The recipe works and works surprisingly well as entertainment. It’s also pretty damn good journalism, much to the dismay of traditionalists.
VICE generally avoids slower-moving health care stories in favor of edgy, faster-paced, occasionally subversive pieces that send correspondents to far flung locations around the globe and put their lives in jeopardy as they go places the other guys generally won’t go.
The show’s first two seasons have seen correspondents sent to Afghanistan to report on teen suicide bombers, to Bangladesh to report on the illegal organ trade and to North Korea to a report on a basketball game attended by Dennis Rodman and North Korean Dictator Kim Jong Un.
Killing Cancer, Season Three’s season opening special report, an optimistic hour long episode that airs before the season premiere, is an encouraging exception to the no-healthcare rule that demonstrates that the show may be capable of much more than critics give it credit for.
Throughout the world, companies are embracing mobile devices to set customer expectations, enlist them in satisfying their own needs, and get workers to adhere to best practices. An effort under way at the Mayo Clinic shows how such technology can be used to improve outcomes and lower costs in health care.
Defining the care a patient can expect to receive and what the road to recovery will look like is crucial. When care expectations are not well defined or communicated, the process of care may drift, leading to unwarranted variation, reduced predictability, longer hospital stays, higher costs, poorer outcomes, and patient and provider dissatisfaction.
With all this in mind, a group at the Mayo Clinic led by the four of us developed and implemented a standardized practice model over a three-year period (2010-2012) that significantly reduced variation and improved predictability of care in adult cardiac surgery.
One of the developments that germinated in that effort was the interactive Mayo myCare program, which uses an iPad to provide patients with detailed descriptions of their treatment plans and clinical milestones, educational materials, and a daily “To Do” list, and to report their progress and identify problems to their providers.
Target, Walgreens and CVS have recently started medical clinics in their stores. Opening up these “retail clinics” seems both potentially profitable and, at first blush, somehow pushes the lines on our tradition view of where medical services should be located. Giving the concept of retail clinics some thought might reveal store-based providers to be convenient and cost-effective, or alternatively full of conflicts of interest and potential harms. Should we be worried about retail clinics turning into the Walmart of medicine?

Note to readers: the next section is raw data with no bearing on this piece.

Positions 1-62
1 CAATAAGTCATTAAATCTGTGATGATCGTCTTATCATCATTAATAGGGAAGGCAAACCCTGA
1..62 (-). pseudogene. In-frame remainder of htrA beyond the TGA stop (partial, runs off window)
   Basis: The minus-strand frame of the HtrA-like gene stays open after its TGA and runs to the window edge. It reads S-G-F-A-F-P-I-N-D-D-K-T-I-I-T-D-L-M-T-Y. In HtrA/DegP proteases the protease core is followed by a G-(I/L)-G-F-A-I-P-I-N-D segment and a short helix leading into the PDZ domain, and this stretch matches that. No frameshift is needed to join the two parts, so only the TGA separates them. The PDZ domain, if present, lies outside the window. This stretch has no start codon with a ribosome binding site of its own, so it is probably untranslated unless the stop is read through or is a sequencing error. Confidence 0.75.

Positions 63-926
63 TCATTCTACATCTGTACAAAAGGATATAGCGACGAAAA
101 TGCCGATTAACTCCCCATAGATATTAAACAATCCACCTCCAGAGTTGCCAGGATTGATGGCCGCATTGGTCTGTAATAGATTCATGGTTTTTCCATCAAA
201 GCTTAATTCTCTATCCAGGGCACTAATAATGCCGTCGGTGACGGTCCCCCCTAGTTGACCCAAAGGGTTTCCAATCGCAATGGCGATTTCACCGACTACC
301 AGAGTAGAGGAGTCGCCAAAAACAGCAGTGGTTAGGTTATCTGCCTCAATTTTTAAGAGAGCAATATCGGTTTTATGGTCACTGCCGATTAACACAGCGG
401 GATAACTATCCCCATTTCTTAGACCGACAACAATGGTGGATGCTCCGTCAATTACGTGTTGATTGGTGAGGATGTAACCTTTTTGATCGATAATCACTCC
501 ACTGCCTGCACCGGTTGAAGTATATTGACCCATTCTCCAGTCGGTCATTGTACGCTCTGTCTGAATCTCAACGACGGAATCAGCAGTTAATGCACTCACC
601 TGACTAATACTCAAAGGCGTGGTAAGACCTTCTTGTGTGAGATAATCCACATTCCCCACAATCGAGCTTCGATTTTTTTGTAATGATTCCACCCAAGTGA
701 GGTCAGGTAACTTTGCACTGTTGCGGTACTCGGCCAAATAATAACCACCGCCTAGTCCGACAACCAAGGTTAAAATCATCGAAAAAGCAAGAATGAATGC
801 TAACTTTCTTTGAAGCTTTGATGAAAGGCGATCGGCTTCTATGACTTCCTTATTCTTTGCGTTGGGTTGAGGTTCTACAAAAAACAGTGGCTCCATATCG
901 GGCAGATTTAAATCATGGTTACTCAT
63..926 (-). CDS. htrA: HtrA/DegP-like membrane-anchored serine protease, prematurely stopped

The retail clinic industry appears to have grown rapidly over the last few years. Most of these clinics are run by three large chains–Target, Walgreens and CVS–but there are also a mix of smaller providers branching out of existing chains like the Mayo Clinic. Their primary use seems to be the treatment of acute “urgent care” conditions such as symptomatic treatment of upper respiratory tract infections (lots of sore throats), or providing simple preventive care such as vaccinations. Most patients who visit these retail clinics will see a nurse practitioner. According to a recent study that tracked the growth of these clinics from 2007 to 2009, there was a four-fold rise in the number of these clinics, such that there are now over 1,200 retail clinics that see almost 6 million visits per year.
Three goals underscore our nation’s ongoing healthcare reform debate:1) insurance for the uninsured, 2) improved quality, and 3) reduced cost. Mayo Clinic serves as a model for higher quality healthcare at a lower cost.President Obama, after referencing Mayo Clinic and Cleveland Clinic, advised, “We should learn from their successes and promote the best practices, not the most expensive ones.”
Atul Gawande writes in The New Yorker, “Rochester, Minnesota, where the Mayo Clinic dominates the scene, has fantastically high levels of technological capability and quality, but its Medicare spending is in the lowest fifteen per cent of the country-$6,688 per enrollee in 2006.”Two pivotal lessons from our recent in-depth study of Mayo Clinic demonstrate cost efficiency and clinical effectiveness.